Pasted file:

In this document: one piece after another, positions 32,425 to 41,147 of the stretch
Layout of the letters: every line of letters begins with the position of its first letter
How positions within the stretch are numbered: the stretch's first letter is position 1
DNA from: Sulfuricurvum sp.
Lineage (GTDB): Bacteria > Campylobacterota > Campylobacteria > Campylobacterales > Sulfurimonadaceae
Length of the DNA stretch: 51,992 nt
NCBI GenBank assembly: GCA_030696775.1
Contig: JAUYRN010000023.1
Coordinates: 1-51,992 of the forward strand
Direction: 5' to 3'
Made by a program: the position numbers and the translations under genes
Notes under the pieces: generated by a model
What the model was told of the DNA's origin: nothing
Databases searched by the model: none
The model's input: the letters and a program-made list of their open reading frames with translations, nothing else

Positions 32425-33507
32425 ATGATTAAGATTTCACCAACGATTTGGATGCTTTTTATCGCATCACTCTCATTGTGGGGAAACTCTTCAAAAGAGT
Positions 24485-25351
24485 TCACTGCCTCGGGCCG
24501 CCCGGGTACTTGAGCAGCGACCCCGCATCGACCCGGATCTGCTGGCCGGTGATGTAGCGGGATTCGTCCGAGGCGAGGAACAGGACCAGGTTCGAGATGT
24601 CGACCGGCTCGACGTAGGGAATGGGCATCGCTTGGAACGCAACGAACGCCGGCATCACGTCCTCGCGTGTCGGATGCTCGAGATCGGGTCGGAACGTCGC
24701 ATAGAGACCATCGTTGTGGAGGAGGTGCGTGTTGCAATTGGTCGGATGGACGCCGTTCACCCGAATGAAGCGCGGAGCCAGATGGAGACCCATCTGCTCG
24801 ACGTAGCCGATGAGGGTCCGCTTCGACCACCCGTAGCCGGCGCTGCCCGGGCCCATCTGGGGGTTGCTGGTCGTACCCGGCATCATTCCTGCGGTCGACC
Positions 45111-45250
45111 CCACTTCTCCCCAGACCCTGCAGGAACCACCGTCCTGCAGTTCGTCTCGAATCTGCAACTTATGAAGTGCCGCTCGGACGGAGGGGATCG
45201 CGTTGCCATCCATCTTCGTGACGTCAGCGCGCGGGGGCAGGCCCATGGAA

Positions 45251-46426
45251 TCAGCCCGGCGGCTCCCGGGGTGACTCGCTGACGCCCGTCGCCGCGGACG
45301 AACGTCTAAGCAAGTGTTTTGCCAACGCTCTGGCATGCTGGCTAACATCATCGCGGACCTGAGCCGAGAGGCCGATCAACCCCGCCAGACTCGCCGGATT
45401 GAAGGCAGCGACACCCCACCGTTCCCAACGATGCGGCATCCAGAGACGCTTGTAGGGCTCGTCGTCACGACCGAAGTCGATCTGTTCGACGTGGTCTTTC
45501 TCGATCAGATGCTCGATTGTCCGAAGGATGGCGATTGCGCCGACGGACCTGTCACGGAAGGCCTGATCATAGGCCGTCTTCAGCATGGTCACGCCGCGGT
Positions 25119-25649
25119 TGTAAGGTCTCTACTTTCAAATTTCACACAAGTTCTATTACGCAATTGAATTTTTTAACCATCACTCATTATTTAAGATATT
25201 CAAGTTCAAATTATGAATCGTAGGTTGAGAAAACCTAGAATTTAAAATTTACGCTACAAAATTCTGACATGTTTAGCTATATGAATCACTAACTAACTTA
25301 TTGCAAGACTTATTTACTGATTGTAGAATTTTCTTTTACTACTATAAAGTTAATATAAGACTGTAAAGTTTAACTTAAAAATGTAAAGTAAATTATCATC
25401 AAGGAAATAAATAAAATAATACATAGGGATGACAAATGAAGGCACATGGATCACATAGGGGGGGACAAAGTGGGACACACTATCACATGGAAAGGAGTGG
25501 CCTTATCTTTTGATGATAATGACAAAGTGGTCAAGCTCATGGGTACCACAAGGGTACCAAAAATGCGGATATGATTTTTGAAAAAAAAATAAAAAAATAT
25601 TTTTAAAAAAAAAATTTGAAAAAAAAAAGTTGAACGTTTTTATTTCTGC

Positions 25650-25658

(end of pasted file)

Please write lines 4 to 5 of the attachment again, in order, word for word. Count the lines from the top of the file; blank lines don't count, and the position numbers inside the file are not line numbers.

DNA from: Sulfuricurvum sp.
Lineage (GTDB): Bacteria > Campylobacterota > Campylobacteria > Campylobacterales > Sulfurimonadaceae